Tennis star Rafale Nadal says that if the tennis governing bodies make Coronavirus vaccine shots obligatory, then Novak Djokovic will need to take vaccine to keep playing.
Nadal, who is currently ranked world number two told La Voz de Galicia newspaper that Djokovic and all the players will have to follow every rule when the tennis eventually returns to action.
“Then Djokovic will have to be vaccinated if he wants to keep playing tennis at the top level,” Nadal said.
“The same for me. Everyone will have to follow the rules, just like now we have to stay at home.” Djokovic recently said he was against taking a vaccine for the coronavirus even if it became mandatory to travel. He later said he was open to changing his mind.
“If the ATP or the International Tennis Federation obligates us to take the vaccine to play tennis, then we will have to do it,” Nadal said. The Spaniard compared it to the restrictions players already have on medicines because of doping controls.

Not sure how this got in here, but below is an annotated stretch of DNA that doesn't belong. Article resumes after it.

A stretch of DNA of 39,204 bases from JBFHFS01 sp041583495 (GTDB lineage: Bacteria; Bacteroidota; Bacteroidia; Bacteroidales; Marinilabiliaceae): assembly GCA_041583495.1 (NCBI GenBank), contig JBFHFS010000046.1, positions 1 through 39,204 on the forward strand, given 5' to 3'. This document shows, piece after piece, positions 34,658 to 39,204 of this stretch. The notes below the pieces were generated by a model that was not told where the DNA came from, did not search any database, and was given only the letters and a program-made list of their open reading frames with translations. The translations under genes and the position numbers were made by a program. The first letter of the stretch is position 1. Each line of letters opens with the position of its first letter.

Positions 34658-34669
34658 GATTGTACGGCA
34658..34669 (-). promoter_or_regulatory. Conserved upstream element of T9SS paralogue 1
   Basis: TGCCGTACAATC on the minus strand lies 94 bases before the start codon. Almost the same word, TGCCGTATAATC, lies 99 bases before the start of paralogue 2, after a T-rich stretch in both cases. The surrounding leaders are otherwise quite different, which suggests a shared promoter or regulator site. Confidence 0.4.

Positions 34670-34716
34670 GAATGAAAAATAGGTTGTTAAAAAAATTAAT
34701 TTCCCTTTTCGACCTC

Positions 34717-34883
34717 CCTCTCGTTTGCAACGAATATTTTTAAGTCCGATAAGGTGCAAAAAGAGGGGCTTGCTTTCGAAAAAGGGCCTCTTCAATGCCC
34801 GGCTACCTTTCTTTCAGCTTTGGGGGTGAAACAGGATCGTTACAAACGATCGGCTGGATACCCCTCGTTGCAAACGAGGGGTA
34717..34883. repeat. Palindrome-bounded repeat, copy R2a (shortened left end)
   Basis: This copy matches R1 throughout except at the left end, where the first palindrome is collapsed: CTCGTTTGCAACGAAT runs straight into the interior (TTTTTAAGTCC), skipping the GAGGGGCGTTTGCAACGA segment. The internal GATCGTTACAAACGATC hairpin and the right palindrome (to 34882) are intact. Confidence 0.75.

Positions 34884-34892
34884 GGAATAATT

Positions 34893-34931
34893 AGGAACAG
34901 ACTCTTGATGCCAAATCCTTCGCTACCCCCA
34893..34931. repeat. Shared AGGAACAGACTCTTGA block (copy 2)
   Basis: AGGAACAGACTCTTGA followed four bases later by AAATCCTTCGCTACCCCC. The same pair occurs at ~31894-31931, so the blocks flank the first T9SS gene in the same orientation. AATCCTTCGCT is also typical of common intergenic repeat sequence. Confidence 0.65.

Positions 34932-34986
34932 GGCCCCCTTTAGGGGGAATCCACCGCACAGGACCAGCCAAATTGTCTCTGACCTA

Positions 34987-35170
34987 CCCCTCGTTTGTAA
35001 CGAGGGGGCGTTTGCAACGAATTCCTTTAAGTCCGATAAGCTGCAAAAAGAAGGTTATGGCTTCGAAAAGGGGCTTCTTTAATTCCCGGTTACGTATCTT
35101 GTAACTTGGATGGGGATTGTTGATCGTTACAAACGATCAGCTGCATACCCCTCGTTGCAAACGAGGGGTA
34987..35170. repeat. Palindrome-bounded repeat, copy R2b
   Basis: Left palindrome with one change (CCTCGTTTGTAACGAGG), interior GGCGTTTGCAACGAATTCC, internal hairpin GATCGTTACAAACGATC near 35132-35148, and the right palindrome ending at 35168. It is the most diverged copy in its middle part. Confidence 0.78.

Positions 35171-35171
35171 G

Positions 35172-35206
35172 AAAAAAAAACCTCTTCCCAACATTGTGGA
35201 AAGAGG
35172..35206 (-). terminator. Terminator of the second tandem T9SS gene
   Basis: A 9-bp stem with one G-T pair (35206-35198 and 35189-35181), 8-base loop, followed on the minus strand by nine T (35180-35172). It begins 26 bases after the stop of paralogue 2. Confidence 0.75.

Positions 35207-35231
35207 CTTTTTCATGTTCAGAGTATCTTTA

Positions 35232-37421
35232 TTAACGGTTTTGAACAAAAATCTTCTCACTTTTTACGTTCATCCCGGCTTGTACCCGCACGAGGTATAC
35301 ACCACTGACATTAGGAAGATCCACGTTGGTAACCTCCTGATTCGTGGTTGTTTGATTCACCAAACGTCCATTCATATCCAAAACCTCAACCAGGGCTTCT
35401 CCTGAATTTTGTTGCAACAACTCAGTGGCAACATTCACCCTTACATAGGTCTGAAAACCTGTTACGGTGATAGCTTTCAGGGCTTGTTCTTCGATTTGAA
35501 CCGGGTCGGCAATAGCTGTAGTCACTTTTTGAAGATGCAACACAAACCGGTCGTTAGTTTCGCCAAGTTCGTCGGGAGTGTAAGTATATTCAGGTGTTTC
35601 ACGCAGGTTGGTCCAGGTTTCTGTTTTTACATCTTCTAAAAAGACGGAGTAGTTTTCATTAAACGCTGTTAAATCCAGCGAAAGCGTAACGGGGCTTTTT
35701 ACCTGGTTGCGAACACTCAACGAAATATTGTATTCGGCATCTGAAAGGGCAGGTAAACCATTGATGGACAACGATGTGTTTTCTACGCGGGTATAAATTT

“It’s about following the rules, nothing more than that,” he said. There is still no vaccine available against the new coronavirus, which has killed more than 270,000 people around the world.
He said, “It’s about following the rules, nothing more than that.”
Djokovic said on Monday that a local club in Spain had mistakenly allowed him to practice in one of his courts.
Tennis players are likely to be authorized on courts in Spain starting on Monday, May 11. Nadal said he returned to practice but did it in a private court.
Nadal recently said that he was pessimistic about the return of tennis in 2020. He said that if given the option, he would end this season altogether so that tennis could resume normally in 2021.
Djokovic won the Australian Open in early February, before the game was halted due to the virus. It was his 17th Grand Slam trophy overall. Only Roger Federer, with 20, and Nadal with 19, have won more men’s Grand Slam singles trophies than Umarovic.
From the beginning of March to at least the middle of July, more than 30 accepted incidents have been eliminated. Wimbledon was canceled for the first time in 75 years, while the start of the French Open has been postponed from May to September.
The US Open is scheduled to begin in New York in late August, but organizers said they will decide in June whether the tournament will be held.